Many planes still use equipment certified to the older standards, says Dan Hawkes, head of avionics at the CAA's Safety Regulation Group. The CAA study doesn't prove the equipment will actually fail when subjected to the signals, but does show there's a danger. "We've taken some of the uncertainty out of these beliefs," he says. Another study later this year will see if the cellphone signals actually cause devices to fail.
In 1996, RTCA, a consultant hired by the Federal Aviation Administration in the US to conduct tests, determined that potential problems from personal electronic devices were "low". Nevertheless, it recommended a ban on their use during "critical" periods of flight, such as take-off and landing. RTCA didn't actually test cellphones, but nevertheless recommended their wholesale ban on flights.
But if "better safe than sorry" is the current policy, it's applied inconsistently, according to Marshall Cross, the chairman of MegaWave Corporation, based in Boylston, Massachusetts. Why are cellphones outlawed when no one considers a ban on laptops? "It's like most things in life. The reason is a little bit technical, a little bit economic and a little bit political," says Cross.
The company wrote a report for the FAA in 1998 saying it is possible to build an on-board system that can detect dangerous signals from electronic devices. But Cross's personal conclusion is that mobile phones aren't the real threat. "You'd have to stretch things pretty far to figure out how a cellphone could interfere with a plane's systems," he says.
Cellphones transmit in ranges of around 400, 800 or 1800 megahertz. Since no important piece of aircraft equipment operates at those frequencies, the possibility of interference is very low, Cross says.
The use of computers and electronic game systems is much more worrying, he says. They can generate very strong signals at frequencies that could interfere with plane electronics, especially if a mouse is attached (the wire operates as an antenna) or if their built-in shielding is somehow damaged. Some airlines are even planning to put sockets for laptops in seatbacks.
There's fairly convincing anecdotal evidence that some personal electronic devices have interfered with systems. Air crew on one flight found that the autopilot was being disconnected, and narrowed the problem down to a passenger's portable computer. They could actually watch the autopilot disconnect when they switched the computer on. Boeing bought the computer, took it to the airline's labs and even tested it on an empty flight. But as with every other reported instance of interference, technicians were unable to replicate the problem.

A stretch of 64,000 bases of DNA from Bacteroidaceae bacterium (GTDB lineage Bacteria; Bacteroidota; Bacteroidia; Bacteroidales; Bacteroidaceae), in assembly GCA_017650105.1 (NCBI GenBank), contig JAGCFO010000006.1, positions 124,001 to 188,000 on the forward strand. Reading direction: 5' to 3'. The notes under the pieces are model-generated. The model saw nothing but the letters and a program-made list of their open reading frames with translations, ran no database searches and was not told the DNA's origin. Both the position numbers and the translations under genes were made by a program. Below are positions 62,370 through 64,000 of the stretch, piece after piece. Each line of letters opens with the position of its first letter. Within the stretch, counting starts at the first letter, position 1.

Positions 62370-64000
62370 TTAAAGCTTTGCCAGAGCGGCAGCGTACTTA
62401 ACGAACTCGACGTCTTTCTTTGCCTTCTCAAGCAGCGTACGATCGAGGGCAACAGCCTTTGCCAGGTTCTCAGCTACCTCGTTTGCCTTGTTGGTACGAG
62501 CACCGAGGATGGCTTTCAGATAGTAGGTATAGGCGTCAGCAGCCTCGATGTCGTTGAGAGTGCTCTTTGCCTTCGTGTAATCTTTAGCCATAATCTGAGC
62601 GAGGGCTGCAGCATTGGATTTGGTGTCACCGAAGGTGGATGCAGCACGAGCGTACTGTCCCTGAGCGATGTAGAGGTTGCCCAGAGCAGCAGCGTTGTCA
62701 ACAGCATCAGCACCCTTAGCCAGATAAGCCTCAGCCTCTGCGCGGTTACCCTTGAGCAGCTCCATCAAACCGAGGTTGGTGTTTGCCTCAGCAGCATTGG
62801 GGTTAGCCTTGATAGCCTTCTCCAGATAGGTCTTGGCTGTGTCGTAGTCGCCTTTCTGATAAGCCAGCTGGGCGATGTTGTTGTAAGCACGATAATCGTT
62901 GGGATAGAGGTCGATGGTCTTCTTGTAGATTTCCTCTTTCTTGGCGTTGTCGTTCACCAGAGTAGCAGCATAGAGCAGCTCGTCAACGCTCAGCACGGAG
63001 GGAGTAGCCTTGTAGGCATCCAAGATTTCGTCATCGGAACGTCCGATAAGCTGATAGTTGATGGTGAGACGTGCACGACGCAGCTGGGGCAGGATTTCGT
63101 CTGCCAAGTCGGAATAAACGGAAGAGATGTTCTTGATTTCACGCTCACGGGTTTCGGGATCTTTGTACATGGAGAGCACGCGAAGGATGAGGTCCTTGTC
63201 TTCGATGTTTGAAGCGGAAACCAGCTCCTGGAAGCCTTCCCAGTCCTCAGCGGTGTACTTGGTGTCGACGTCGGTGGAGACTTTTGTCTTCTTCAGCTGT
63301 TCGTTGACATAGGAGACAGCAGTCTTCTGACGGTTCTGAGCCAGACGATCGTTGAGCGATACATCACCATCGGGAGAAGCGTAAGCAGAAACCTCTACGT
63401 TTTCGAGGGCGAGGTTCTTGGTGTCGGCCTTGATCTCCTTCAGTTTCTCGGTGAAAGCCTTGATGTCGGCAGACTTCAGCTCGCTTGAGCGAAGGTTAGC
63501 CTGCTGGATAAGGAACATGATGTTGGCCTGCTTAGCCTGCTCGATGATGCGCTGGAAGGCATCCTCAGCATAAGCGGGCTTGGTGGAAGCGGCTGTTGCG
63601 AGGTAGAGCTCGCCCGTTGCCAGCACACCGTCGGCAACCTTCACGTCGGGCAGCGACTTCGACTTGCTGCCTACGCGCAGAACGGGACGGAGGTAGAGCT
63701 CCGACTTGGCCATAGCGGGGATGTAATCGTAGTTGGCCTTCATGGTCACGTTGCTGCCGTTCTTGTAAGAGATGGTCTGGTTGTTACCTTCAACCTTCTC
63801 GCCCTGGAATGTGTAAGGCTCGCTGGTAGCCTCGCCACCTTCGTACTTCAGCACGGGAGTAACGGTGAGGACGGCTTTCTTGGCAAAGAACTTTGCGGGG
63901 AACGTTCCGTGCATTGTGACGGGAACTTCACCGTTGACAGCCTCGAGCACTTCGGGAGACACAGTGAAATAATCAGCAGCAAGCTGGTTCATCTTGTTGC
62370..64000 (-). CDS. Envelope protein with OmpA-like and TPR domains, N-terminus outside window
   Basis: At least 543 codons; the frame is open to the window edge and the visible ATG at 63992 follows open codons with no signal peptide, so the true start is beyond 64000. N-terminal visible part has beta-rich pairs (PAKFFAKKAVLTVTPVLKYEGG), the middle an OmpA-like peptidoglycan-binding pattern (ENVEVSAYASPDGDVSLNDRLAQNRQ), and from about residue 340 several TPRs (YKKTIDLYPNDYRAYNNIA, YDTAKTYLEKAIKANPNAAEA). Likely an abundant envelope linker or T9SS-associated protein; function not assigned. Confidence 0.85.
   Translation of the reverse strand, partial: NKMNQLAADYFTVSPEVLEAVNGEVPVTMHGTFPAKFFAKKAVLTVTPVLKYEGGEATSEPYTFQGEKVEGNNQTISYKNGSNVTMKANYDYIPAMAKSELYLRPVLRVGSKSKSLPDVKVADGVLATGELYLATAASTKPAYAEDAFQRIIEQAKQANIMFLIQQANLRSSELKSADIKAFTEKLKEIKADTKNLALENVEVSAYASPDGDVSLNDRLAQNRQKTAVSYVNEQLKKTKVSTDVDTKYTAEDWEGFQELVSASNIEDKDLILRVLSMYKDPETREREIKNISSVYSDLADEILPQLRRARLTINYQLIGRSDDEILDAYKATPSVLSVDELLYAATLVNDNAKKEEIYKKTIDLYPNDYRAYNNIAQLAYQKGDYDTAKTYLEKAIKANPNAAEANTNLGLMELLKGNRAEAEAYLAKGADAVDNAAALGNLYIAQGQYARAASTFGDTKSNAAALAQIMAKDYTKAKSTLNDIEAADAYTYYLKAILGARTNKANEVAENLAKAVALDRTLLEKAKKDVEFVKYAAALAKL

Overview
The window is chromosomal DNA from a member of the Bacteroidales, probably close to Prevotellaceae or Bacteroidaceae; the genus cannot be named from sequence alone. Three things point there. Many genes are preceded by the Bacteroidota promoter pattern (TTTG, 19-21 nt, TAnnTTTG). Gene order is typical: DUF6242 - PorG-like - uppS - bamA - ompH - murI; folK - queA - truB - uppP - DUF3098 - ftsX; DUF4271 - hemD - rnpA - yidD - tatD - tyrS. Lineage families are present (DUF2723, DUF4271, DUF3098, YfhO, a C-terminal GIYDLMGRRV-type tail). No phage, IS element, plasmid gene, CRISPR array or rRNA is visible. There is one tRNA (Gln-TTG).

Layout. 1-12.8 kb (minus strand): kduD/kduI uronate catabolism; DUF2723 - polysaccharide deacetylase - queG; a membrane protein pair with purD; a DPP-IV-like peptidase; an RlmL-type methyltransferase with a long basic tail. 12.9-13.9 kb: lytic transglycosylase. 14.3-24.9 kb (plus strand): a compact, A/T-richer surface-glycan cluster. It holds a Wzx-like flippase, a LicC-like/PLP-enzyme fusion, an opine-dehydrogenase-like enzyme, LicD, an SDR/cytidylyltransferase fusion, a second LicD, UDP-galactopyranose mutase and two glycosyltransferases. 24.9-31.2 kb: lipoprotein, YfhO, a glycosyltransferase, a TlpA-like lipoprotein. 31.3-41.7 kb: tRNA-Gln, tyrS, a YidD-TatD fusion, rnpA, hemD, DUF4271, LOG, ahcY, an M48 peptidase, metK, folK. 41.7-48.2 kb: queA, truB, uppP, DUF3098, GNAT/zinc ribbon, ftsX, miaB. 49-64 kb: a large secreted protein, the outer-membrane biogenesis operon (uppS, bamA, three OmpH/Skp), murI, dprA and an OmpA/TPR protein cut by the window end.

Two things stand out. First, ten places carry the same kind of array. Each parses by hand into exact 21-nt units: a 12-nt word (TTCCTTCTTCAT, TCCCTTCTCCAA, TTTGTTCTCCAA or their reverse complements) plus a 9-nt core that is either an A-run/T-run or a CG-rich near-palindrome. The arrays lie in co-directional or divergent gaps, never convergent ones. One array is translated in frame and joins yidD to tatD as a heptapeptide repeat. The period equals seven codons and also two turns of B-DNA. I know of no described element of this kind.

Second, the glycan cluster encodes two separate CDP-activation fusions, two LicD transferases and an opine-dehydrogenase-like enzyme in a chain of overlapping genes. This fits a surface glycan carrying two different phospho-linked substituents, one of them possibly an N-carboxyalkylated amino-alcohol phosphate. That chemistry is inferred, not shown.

Some engineers, however, such as Bruce Donham of Boeing, say that common sense suggests phones are more risky than laptops. "A device capable of producing a strong emission is not as safe as a device which does not have any intentional emission," he says. Nevertheless, many experts think it's illogical that cellphones are prohibited when computers aren't.
Besides, the problem is more complicated than simply looking at power and frequency. In the air, the plane operates in a soup of electronic emissions, created by its own electronics and by ground-based radiation. Electronic devices in the cabin-especially those emitting a strong signal-can behave unpredictably, reinforcing other signals, for instance, or creating unforeseen harmonics that disrupt systems.
Despite the Congressional subcommittee hearings last month, no one seems to be working seriously on a technical solution that would allow passengers to use their phones. That's mostly because no one -besides cellphone users themselves-stands to gain a lot if the phones are allowed in the air. Even the cellphone companies don't want it. They are concerned that airborne signals could cause problems by flooding a number of the networks' base stations at once with the same signal. This effect, called bigfooting, happens because airborne cellphone signals tend to go to many base stations at once, unlike land calls which usually go to just one or two stations. In the US, even if FAA regulations didn't prohibit cellphones in the air, Federal Communications Commission regulations would.
Possible solutions might be to enhance airliners' electronic insulation, or to fit detectors which warned flight staff when passenger devices were emitting dangerous signals. But Cross complains that neither the FAA, the airlines nor the manufacturers are showing much interest in developing these.
So despite Congressional suspicions and the occasional irritated (or jailed) mobile user, the industry's "better safe than sorry" policy on mobile phones seems likely to continue. In the absence of firm evidence that the international airline industry is engaged in a vast conspiracy to overcharge its customers, a delayed phone call seems a small price to pay for even the tiniest reduction in the chances of a plane crash.
But you'll still be allowed to use your personal computer during a flight. And while that remains the case, airlines can hardly claim that logic has prevailed.
From New Scientist 19 August 2000.
From this Article in The Economist
to Hot off the Press Menu